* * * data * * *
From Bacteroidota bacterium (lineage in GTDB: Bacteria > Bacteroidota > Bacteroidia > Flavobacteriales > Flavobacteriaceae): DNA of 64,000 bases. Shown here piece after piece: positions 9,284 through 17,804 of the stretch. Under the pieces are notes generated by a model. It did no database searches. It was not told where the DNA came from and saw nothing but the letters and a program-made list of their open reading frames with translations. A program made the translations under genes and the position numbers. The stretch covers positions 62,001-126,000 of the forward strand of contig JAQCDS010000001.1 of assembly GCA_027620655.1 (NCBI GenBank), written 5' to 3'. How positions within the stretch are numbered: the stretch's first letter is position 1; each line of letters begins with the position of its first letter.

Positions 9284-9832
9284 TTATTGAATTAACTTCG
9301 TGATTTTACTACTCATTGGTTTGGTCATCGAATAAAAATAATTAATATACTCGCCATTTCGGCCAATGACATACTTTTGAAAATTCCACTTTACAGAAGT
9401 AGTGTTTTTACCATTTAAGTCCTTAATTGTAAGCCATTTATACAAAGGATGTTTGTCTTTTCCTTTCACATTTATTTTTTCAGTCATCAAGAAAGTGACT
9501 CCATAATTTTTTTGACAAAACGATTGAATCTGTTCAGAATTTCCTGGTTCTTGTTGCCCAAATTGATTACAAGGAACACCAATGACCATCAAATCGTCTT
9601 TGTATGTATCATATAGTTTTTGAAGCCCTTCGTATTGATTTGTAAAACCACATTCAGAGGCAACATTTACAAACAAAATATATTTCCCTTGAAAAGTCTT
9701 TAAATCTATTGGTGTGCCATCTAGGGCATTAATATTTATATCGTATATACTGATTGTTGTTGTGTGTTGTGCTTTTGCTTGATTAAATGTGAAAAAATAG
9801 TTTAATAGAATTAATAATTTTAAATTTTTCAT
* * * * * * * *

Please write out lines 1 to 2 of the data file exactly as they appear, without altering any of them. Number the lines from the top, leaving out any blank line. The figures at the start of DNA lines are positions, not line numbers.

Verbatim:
From Bacteroidota bacterium (lineage in GTDB: Bacteria > Bacteroidota > Bacteroidia > Flavobacteriales > Flavobacteriaceae): DNA of 64,000 bases. Shown here piece after piece: positions 9,284 through 17,804 of the stretch. Under the pieces are notes generated by a model. It did no database searches. It was not told where the DNA came from and saw nothing but the letters and a program-made list of their open reading frames with translations. A program made the translations under genes and the position numbers. The stretch covers positions 62,001-126,000 of the forward strand of contig JAQCDS010000001.1 of assembly GCA_027620655.1 (NCBI GenBank), written 5' to 3'. How positions within the stretch are numbered: the stretch's first letter is position 1; each line of letters begins with the position of its first letter.

Positions 9284-9832